Mirko sat back on his haunches, squatting before a small fire. He was a little way beyond the forest's edge, within earshot of a narrow stream that coursed around the trees and disappeared some five hundred yards away. He suspected that it would prove to be a tributary of the Kinedrink if he had time to follow it, but for now it was a nameless stream and source of cold, fresh water. It was also the source of the large flat stones he'd lined a shallow pit with, scraping it out with a large piece of thick flat bark he'd found at the forest's edge. In the pit he'd then built his fire, with old dry wood and handfuls of the thick, wiry grass that was quickly turning to straw and covered the meadows beyond the forest.
The flames jumped and darted, playing with the faint breeze that now and then roused itself to tousle his hair, and he appreciated the heat they gave off. The wood popped and crackled as it burned, and the grass was fragrant, almost sweet, and gave off a soft grey smoke that lifted into the sky like a beacon tower.
Mirko was edgy; he was outside territory that he knew and though the meadows looked to be abandoned -- no cattle grazed here would have let the grass grow long enough to burn for a fire -- it was clear that someone had cleared this land once, and probably farmed it. The smoke from the fire, though shot through with fiery sparkles and embers, just made his location clear to anyone with eyes.
Night was coming in slowly, the sky already a deep azure and the first stars becoming visible, twinkling here and there, seen only from the corners of his eyes. The moon was invisible, in its new phase, and wouldn't rise for another three nights. Mirko still had to decide where he was going to sleep for the night. He wanted to stretch out, bank the fire and lie beside it and stay warm, but if there was anyone out there, or even more wolves roaming around, that would not be safe. The alternative was to climb a tree and spend the night in the branches, cold, woken by every breeze and inquisitive squirrel, and then spend the first hour of the next day stumbling along with cold, knotted muscles. He stretched his hand out and picked up his new quarterstaff, cut from a crab-apple tree, and decided that anyone who wished him ill would surely have come to investigate the fire by now. He'd sleep there.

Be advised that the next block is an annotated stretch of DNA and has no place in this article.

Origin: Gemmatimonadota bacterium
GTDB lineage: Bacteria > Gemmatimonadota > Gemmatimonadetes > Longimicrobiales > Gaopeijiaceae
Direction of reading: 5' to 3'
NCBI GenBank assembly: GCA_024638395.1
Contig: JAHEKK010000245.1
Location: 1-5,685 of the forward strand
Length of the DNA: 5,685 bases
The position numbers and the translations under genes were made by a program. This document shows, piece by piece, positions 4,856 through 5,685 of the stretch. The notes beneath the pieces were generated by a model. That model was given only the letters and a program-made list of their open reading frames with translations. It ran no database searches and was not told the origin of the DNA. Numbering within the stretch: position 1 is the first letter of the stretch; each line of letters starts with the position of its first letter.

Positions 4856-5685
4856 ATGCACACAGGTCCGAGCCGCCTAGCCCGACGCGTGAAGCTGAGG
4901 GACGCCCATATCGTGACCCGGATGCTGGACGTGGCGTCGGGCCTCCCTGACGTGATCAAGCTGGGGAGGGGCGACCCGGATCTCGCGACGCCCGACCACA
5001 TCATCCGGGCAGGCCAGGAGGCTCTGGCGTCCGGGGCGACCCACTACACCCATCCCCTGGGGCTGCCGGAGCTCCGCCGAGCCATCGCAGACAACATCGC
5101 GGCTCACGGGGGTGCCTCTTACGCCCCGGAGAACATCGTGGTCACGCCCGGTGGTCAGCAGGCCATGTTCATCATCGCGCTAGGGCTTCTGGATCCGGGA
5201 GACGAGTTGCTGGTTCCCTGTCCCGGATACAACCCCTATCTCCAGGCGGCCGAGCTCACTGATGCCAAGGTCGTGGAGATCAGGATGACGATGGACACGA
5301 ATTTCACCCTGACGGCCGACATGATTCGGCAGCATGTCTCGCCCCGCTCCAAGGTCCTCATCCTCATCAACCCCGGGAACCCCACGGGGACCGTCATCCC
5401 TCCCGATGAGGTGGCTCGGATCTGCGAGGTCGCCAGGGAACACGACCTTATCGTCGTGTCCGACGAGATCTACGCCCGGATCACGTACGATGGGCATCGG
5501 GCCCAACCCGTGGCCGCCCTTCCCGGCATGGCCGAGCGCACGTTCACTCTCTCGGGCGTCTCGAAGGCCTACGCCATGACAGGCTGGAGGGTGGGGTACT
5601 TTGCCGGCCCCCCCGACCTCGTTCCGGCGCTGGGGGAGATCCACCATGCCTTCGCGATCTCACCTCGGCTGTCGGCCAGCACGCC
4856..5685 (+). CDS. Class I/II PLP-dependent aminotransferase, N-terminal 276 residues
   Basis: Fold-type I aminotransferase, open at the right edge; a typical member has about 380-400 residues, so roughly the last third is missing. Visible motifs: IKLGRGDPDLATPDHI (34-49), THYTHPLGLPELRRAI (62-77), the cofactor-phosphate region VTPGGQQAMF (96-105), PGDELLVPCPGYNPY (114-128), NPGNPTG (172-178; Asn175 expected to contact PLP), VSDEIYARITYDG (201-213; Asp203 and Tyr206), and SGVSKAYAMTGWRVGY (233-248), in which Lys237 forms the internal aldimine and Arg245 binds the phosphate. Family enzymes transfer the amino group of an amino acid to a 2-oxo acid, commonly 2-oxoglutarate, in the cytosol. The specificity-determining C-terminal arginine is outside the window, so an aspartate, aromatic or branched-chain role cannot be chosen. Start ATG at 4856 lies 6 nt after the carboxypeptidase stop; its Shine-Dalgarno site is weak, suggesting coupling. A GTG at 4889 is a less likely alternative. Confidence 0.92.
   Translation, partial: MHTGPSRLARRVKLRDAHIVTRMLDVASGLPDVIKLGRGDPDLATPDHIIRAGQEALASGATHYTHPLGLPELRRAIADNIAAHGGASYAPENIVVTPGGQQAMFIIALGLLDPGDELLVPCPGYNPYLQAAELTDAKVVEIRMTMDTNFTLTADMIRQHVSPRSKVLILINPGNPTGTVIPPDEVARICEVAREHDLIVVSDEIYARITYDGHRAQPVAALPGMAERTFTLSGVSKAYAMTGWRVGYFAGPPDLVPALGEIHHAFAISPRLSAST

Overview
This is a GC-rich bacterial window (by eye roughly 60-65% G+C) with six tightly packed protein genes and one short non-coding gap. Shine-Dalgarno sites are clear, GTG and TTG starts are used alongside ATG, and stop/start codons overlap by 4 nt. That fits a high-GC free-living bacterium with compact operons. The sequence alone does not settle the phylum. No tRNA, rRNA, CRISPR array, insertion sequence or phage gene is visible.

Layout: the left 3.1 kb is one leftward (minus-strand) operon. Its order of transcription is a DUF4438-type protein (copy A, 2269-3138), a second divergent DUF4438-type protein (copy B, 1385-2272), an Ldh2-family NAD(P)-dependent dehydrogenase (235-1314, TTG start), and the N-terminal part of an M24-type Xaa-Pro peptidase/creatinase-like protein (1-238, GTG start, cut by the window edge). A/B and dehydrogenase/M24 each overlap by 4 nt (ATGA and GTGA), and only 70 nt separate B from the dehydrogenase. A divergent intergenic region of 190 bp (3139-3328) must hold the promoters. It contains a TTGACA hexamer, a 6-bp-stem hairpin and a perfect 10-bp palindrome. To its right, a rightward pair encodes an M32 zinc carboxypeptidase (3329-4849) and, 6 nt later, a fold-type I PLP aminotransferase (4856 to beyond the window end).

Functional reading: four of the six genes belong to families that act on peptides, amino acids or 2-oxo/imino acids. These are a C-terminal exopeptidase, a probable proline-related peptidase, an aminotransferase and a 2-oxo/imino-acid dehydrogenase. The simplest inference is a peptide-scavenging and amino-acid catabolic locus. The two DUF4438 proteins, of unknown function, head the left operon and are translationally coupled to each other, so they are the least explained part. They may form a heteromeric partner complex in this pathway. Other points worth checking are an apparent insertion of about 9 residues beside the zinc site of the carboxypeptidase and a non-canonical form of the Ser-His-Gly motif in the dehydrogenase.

The smoke seemed to waver slightly, and he lifted his head to see it better. Almost as if in response to his gaze it suddenly streamed to the left as though a strong wind had started to blow, but the air around Mirko was as still as a mill pond. He started, and began to pull himself to his feet, planting his staff in the ground to give him leverage, but now the smoke had straightened again and then twisted into an ascending helix. Stunned, aware now that something supernatural was happening, he staying crouching and watching. The helix span faster until it seemed like a solid cylinder of smoke rose from his fire, and then an eye opened in the middle of the column.
The eye was enormous, at least two feet across, and had a cerulean iris. The pupil was dilated and tiny white lights seemed to traverse it, though like the stars he could only see them out of the corner of his own eyes. A huge eyelid closed across the eye, slow and calm, as though it were winking.
What is your name? The words came as a thought, but the voice of the thought was one Mirko hadn't heard before. The voice reminded him of the rustle of wolves in the undergrowth and the soft breaking of twigs beneath a deer's careful tread.
"Mirko," he said, reflexively. He pulled himself fully upright, his calves aching from his crouching.
And do you know what you seek? The voice sounded amused, if something formed from natural sounds could be amused.
"Morwen's Grove," said Mirko, looking around. Apart from the eye in the column of smoke there was no other living creature in sight.
And do you know who Morwen is? The voice laughed, like the cascade of water down a high mountainside, and the eye in the smoke winked again.
"Er," said Mirko, but suddenly the column of smoke and its floating eye were gone, and he blinked, yawning. The fire in front of him was smouldering, and the smoke from it was almost all gone. He'd been asleep, that was clear, and the fire was nearly out.